is there any way to confirm that the ~20% CPU increase is being caused by the animation itself and not the fact that the window begins downloading and processing the audio file?

Test it and hide the animated element with display: none or removing it from the DOM? :) As I wrote in the ticket description: "Removing that element from the DOM makes the CPU usage go down to 0".

Also, can you confirm that this does not just happen in the Classic Editor, but in the block editor and on the front-end as well?

If the animation is shown, I don't see why it should not happen also there.

I'm not sure how this could be improved on WordPress' side of things without a change upstream

Hiding the animated element with display: none should work. Reporting upstream and asking for a fix is also an option.

#7 in reply to: ↑ 6 @desrosj
3 months ago

  • Keywords close added

Replying to afercia:

googling for "firefox bugzilla css animation cpu" returns some related bug reports on the bugzilla bug tracker.

Thanks for the link. The wording of your report made it seem like you had a specific bug in mind.

Test it and hide the animated element with display: none or removing it from the DOM? :)

I should have clarified that I am unable to reproduce the issue locally in trunk using Firefox nightly (82.0a1 (2020-09-15)) on MacOS 10.15.x. My machine surely has more resources than the older machine you mentioned in your original report, but I did not observe any significant increase in memory usage (at most, a few MB).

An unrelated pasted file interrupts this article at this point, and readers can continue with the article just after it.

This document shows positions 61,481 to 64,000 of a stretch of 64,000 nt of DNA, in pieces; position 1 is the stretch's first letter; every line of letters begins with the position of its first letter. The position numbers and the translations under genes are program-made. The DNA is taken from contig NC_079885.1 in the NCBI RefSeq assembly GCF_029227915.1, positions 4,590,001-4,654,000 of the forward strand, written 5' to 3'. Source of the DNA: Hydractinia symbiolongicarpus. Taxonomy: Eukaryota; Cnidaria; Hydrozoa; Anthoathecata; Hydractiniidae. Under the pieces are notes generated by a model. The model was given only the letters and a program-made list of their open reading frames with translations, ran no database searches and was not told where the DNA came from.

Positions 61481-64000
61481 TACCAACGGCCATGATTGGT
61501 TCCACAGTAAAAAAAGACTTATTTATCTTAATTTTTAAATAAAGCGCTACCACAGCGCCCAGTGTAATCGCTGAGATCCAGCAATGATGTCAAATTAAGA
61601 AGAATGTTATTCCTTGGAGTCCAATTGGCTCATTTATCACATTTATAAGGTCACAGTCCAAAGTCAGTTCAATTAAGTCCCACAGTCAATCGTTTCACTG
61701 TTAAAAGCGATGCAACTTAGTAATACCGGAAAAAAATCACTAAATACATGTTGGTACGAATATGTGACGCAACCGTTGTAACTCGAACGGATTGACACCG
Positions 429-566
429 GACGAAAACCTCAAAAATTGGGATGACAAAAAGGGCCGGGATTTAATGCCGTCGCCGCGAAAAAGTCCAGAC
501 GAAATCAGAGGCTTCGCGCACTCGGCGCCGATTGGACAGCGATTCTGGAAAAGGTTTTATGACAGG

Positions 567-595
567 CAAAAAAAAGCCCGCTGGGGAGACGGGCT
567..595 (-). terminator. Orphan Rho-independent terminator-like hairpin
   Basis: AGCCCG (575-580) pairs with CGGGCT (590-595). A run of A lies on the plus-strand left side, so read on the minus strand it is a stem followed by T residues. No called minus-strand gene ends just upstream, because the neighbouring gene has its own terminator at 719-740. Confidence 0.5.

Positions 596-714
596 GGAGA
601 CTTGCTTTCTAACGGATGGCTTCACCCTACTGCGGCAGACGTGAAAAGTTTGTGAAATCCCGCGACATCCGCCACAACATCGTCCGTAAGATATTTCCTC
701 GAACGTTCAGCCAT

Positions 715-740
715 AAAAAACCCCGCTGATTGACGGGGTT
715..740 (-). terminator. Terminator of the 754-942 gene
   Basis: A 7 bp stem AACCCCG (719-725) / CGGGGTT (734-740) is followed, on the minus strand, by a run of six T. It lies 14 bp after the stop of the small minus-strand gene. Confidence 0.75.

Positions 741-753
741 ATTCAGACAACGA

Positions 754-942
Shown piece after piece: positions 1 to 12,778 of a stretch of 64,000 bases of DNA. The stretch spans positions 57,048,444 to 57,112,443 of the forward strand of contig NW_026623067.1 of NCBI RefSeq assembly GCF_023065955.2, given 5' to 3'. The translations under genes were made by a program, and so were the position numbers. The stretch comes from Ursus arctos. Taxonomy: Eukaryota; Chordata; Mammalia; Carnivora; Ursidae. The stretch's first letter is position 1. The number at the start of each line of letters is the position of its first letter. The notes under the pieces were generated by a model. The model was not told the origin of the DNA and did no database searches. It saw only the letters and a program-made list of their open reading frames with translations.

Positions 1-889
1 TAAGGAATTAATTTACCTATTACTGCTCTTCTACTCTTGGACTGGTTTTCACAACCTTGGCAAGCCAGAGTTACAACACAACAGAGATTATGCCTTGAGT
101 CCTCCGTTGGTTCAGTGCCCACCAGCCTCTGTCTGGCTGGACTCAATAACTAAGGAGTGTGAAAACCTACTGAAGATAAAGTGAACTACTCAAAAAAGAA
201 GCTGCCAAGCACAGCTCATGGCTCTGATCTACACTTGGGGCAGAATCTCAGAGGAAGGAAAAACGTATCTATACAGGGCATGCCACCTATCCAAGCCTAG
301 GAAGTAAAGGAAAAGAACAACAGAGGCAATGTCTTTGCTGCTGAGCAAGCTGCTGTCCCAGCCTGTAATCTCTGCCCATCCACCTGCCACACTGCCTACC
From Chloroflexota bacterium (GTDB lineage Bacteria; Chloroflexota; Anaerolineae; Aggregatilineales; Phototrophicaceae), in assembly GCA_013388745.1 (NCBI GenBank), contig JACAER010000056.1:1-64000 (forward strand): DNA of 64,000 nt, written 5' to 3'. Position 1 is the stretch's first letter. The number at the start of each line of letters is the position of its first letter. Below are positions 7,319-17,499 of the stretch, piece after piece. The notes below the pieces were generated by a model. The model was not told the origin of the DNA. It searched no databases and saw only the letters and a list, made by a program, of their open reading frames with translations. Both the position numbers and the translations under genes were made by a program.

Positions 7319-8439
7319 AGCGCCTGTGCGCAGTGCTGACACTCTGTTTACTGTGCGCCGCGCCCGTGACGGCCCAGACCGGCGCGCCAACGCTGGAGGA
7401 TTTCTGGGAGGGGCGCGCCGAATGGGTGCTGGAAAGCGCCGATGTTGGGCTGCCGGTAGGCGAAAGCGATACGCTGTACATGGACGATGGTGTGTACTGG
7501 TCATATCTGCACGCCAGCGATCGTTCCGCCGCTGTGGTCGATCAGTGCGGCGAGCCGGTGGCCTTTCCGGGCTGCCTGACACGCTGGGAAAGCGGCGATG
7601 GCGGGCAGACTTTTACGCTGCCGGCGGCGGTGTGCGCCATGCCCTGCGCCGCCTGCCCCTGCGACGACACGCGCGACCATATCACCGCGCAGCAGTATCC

My recommendation to close still stands. Helping to fix this in Firefox or requesting a less problematic loading indicator in MediaElements would have a much greater impact.

Leaving this open until someone that can reliably reproduce the issue is able to open a report upstream or follow up on an existing ticket.

Last edited 3 months ago by desrosj (previous) (diff)

#8 @afercia
3 months ago

  • Keywords close removed

Leaving this open until someone that can reliably reproduce the issue

There you go (see attached screenshot).

Tested on a MacBook Pro end 2015 (not a brand new one but still powerful enough). Notes:

  • this now happens only with posts made with Classic Editor, as the block editor uses the native <video> element thus browsers use their own players
  • worth noting that these posts will use mediaelement.js also in the front end so the high CPU usage will happen also on the front end, which is unfortunate

To reproduce:

  • use Classic Editor
  • add an audio
  • mediaelement.js will display its player
  • the easiest way to reproduce is by _not_ playing the audio and instead:
  • search in the browser's dev tools for an element with CSS class mejs-time-buffereing
  • make it visible by unchecking display: none (see screenshot)
  • the buffering CSS animation will appear
  • monitor the CPU usage with Activity Monitor (on macOS) or other tools if on Windows
  • in my case, testing with Chrome 85, the CPU usage goes up to 63%, which is crazy high

This can be a huge problem when the network is unstable and buffering kicks in or when, as mentioned in the Slack conversation linked in the ticket description, a post is left open in a browser tab for some time.

Worth also noting this ticket is 5 years old but it's still a problem for millions of posts published with previous versions of WordPress where the front end still uses mediaelement.js

@afercia
3 months ago

#9 @afercia
3 months ago

  • Summary changed from mediaelement.js high CPU usage in Firefox to mediaelement.js high CPU usage triggered by the buffering CSS animation

Lastly: it appears it's not only Firefox, as the test above was ran using Chrome. Updating the ticket title.

Last edited 3 months ago by afercia (previous) (diff)